Before she was CEO of Yahoo, and before she was a VP at Google, Marissa Mayer was a software engineer.
“Yahoo is the most amazing design problem I’ve ever gotten to work on,” Mayer said on stage at Bloomberg’s Technology Conference.
When you first start to work on a company, Mayer says, it’s a design problem — which was the case at Yahoo. When you start growing your products and trying to scale up and up, as Yahoo has been doing, that design problem turns into an engineering problem.
“To me, when I look at [Yahoo’s problems], I see engineering problems,” Mayer says. “Those principles apply to everything from the culture of the company to how we grow our products.”
And she says that her experience as an engineer helps her approach those issues — being bold and trying to figure out what works and what doesn’t.
Mayer says that last year, for example, was a year of “experimentation in terms of Yahoo’s content strategy, trying to figure out what people wanted to watch on Yahoo’s video channels — original content, news, short clips, concerts streamed from Live Nation.
“It really helped us shape our content,” Mayer says. Now, the company can look at its successes and ask “how do we build even more content in that vein?”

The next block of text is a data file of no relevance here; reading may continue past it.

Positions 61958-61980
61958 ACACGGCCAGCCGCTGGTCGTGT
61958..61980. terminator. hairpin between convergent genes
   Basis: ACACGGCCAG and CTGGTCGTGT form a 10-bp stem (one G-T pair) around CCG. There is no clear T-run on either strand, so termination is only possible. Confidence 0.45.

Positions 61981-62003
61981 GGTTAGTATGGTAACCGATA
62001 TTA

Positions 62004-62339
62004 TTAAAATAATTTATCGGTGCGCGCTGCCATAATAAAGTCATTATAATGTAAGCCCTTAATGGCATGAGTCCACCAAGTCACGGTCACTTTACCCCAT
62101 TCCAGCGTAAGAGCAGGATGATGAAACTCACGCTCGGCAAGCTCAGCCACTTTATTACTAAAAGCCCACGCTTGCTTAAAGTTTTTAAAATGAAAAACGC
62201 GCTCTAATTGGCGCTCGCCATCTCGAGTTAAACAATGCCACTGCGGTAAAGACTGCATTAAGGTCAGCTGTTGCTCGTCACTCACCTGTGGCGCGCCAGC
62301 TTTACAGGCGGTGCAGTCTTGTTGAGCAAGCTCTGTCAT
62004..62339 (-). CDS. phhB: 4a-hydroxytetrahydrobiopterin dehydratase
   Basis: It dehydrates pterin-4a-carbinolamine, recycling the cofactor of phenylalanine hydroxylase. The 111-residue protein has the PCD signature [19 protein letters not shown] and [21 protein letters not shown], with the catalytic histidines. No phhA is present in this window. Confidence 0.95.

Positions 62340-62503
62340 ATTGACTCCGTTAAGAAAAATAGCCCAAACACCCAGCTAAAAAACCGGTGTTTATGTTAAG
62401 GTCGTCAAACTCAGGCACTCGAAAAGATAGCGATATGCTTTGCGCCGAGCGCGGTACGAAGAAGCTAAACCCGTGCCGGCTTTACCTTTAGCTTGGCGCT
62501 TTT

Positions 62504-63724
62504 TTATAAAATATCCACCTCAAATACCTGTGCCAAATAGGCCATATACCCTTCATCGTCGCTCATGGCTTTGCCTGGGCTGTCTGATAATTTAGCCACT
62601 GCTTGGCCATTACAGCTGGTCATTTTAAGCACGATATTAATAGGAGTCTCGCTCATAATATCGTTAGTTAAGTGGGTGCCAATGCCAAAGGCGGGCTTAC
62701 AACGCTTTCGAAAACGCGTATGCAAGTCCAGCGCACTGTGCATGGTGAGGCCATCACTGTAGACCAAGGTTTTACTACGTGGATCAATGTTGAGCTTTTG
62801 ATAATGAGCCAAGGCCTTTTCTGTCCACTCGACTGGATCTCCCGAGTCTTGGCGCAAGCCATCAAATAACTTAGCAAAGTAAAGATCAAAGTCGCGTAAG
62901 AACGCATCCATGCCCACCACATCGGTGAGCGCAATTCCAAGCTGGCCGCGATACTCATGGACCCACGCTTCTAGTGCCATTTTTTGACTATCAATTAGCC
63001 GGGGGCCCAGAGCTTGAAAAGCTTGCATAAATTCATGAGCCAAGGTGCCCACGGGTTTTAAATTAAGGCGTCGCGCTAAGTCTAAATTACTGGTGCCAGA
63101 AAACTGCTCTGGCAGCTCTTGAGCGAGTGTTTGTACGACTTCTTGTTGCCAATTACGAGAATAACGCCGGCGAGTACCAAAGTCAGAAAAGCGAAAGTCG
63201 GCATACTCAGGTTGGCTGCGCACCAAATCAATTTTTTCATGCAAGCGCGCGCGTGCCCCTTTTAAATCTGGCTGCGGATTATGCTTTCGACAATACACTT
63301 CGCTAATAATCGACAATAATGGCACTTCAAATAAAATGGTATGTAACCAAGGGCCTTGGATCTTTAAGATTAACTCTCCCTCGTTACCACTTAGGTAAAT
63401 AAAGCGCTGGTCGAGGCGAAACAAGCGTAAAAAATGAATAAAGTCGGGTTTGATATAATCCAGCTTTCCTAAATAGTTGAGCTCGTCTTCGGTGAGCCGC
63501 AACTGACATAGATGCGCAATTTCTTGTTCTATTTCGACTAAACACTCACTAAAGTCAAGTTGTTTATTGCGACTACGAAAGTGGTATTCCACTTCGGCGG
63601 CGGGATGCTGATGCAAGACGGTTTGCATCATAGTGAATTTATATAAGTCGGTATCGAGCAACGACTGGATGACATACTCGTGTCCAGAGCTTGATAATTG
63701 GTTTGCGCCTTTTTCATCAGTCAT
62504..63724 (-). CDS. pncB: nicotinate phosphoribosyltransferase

In a larger sense, that approach is driven by the fact that “engineers love data,” Mayer says. The risk is “analysis paralysis,” as you learn too much about everything to make good choices, but the reward is a smarter company that can serve its customers better — and attract more ad dollars.
In the past, Mayer says that Yahoo’s “Achilles heel” was that nobody knew if it was a tech-driven media company or a media-driven tech company. Now, Mayer says that it’s a strength, since its love of data has made it really good at both tech and data.
“We may not be the biggest technology company, but we’re the biggest technology company that understands media,” Mayer says. “We may not be the biggest media company, but we’re biggest media company that gets tech.”
As proof positive, Mayer points to what she calls Yahoo’s “historic” deal with the NFL to broadcast the All-Star Game online, exclusively.
Still, while Mayer thinks the engineering mindset has driven the company forward, she jokes that nobody at Yahoo would be very happy if she picked up a keyboard and sat down to code, preferring to leave it to the product teams. But she does like to code at home every now and then for fun.
“Shareholders don’t care about my coding background. They care about results,” Mayer says.
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